I don’t see it happen. But I sure as hell feel the entire deck of the bridge buckle, and I hear white-hot shards of scrap metal whizzing by inches over our heads and raining down on the roofs of the cars with sharp cracks. We let out a whoop, readying weapons and standing to recommence firing.
The Hunters make themselves known; the damn radar units are hovering barely out of reliable firing range, but just close enough to ping us and give away our exact position. And the positions of any remaining mines. We hear their weapons readying, thick yet terrifyingly agile footsteps as they begin to run the bridge toward us. Left arms chambering assault rifle rounds where a manipulator or hand-equivalent should be. They dodge the remaining mines, shirking toward the outside edges of the bridge road.
“Lind! Erickson!” Berg roars, motioning for the ordinance. We simultaneously unclip the grenades from our belts, pop the pins, and heave toward the densest cluster of unignited fuel tanks on either side of the bridge. We have purposely left the Runners on the edges of the advance with intact tanks for this reason. And it works exactly as Berg planned it out.
The grenades do their work. They detonate nearer to the middle from each advancing group of Hunters, catching the intact fuel tanks and sending a blue-green fireball barreling toward the packs like a kinetic freight train. Both groups are either entirely ripped to shreds, or they’re pushed through the weakened guard rails down into the water 150 feet below. There is no victory cheer, though. We can see the finish line, and with furious determination and grit we resume our firing, determined to send the Kremlin’s dogs back to him with their tails between their legs.
Lind is our first casualty. All I hear is a dull thunk of lead hitting flesh. It’s such a different sound than a bullet striking metal. As is the sound that comes after. Instead of a metallic grind it’s a high-pitched wail of terror and anguish, and a heavy thud as Lind hit’s the bridge deck with a hole in his chest the size of a man’s fist. His wide-eyed stare and slack jaw tell us he’s already dead.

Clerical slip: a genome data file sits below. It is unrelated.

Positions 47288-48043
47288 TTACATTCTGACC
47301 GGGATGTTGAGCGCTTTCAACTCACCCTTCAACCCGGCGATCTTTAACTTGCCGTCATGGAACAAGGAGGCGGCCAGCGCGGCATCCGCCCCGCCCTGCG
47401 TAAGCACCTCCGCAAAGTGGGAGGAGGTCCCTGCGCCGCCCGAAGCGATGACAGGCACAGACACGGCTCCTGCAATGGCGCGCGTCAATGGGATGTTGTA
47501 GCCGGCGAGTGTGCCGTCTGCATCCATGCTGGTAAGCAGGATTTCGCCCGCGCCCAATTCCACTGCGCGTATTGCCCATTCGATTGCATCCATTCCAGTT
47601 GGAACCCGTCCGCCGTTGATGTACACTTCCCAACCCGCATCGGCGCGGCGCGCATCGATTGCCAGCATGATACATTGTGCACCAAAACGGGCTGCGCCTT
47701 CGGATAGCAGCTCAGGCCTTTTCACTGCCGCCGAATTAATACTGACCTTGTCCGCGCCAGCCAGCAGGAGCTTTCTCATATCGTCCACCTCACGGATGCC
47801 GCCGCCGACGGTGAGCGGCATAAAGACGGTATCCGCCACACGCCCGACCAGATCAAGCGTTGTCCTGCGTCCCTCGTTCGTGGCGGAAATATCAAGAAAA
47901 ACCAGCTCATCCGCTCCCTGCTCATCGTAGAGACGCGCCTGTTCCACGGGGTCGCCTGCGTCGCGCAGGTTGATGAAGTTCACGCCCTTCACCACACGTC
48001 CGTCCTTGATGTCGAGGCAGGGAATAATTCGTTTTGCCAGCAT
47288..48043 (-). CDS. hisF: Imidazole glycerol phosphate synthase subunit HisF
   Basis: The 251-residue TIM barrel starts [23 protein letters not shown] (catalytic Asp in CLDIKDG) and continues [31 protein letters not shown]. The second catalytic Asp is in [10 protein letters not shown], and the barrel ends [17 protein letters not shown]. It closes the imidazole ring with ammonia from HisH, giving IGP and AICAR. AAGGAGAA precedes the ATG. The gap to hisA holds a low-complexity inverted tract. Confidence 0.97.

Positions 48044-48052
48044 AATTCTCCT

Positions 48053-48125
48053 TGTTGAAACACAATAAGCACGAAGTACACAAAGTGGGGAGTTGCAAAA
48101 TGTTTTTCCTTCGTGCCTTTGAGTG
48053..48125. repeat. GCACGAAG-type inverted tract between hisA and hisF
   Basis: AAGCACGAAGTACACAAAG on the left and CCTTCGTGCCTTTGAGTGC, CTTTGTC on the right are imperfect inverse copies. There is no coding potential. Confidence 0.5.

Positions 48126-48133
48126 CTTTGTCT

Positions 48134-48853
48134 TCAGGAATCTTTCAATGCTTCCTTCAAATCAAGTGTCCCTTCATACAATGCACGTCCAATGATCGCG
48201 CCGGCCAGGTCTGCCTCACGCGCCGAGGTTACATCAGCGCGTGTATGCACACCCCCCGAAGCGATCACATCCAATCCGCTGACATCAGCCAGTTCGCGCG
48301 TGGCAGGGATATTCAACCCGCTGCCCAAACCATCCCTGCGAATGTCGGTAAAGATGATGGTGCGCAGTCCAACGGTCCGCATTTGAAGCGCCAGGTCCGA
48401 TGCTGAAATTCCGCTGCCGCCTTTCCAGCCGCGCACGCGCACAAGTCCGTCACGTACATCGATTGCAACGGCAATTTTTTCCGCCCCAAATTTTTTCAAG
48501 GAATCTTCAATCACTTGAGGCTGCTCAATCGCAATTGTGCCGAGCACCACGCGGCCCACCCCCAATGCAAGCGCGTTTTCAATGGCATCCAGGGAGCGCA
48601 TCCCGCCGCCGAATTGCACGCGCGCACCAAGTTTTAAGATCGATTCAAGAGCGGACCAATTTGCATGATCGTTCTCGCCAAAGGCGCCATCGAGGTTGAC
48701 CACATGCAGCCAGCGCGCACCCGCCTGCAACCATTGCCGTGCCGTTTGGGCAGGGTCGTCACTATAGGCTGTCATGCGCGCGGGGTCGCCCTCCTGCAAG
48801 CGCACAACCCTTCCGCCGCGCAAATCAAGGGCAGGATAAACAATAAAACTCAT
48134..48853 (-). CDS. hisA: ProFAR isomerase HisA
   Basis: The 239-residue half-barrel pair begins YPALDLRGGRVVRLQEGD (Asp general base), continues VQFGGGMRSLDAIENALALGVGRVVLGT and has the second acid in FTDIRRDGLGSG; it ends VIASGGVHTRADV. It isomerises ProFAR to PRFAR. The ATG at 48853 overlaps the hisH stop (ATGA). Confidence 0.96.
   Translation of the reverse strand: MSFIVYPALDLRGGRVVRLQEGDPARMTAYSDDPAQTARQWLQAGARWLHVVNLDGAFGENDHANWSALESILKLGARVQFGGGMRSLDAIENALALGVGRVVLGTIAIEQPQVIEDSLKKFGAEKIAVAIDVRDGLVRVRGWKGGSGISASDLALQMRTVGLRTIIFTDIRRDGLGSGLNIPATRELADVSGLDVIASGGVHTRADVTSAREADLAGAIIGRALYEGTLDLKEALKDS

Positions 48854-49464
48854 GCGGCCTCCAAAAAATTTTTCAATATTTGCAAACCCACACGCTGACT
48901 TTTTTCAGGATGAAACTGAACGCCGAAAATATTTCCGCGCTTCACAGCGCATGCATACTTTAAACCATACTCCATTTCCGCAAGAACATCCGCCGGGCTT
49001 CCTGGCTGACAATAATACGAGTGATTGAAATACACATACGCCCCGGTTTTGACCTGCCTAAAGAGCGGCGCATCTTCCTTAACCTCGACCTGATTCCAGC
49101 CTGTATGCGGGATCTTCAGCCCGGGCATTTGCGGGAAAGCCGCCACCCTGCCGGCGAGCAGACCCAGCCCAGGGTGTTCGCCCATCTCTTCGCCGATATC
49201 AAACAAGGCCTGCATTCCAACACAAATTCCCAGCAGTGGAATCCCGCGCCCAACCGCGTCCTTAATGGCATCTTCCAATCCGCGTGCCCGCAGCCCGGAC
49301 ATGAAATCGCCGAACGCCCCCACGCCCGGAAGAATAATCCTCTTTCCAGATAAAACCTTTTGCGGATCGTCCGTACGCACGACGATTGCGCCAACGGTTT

“What the hell is that?!” I roar, taking a moment to glance at the body. “No 9mm round did that!”
“Heavy contact, eyes front you son of a bitch!” Berg screams at me, before his head simply evaporates into a fine red mist that settles like morning dew over the weapon that trembles in my hands.
The remaining 5 Hunters have arrived on the bridge, leaping over their Runner brothers with a grace and speed unlike anything we’ve seen before. These are different; jet black stealth coating, a more lean and ergonomic design, and the unmistakable visage of a .50 caliber anti-material rifle mounted on their right arms. Red tubing, wiring and model numbers that look like blood stains complete a terrifying image, and as one raises a weapon I’ve never encountered before, I can barely make out in the dying fires four crimson letters stenciled along it’s left inner arm; FNIX.
There’s a sharp hiss of compressed air, and a metallic slam of something sticking to the hood of the car just to Loffy’s right. We hear three quick, insistent electronic beeps. Oloffson has barely enough time to turn to me, to give one tiny nod with eyes bright with fear, before the explosive packet detonates.
Loffy’s body lands directly on top of me, his entire chest cavity blown open and shredded innards splashing all around me. I scream, tears filling my eyes as I scramble desperately forward. I shove Loffy’s body off as the suspension of the car to my left creaks and groans under unexpected weight.
I don’t hear the blade extend from the arm, but I feel it enter through my back. I feel the air rush from my lungs, and my body below my waist goes instantly numb and lifeless. I cringe, wince, want to scream in terror. But the noise will not come, the only thing that escapes my mouth is a trickle of blood as I feel my lungs fill. The devil lifts me off the ground, and in my swimming, fading vision I see it. On the hood of the car directly in front of me.
I reach out for it as the Hunter lifts me off the deck, feel it’s cold and reassuring weight in my hand. A bright yellow beam passes over me, emitted from the dull red sensors on the beast’s chest. I don’t look at it. I don’t regret. I don’t wonder or plan, I don’t pray or bargain for my life. I hang my head, and I close my eyes. I smile a warm, bloody smile.
I see bright red hair and smell her perfume. I hear high pitched, delighted laughter and hear the soft, tinkling song of a mobile above a crib. I feel a gentle breeze from the open window, billowing the thin white curtains like wisps of cloud. I feel her soft lips against mine, I hear the gentle lapping of waves.
I smile, and squeeze the detonator trigger.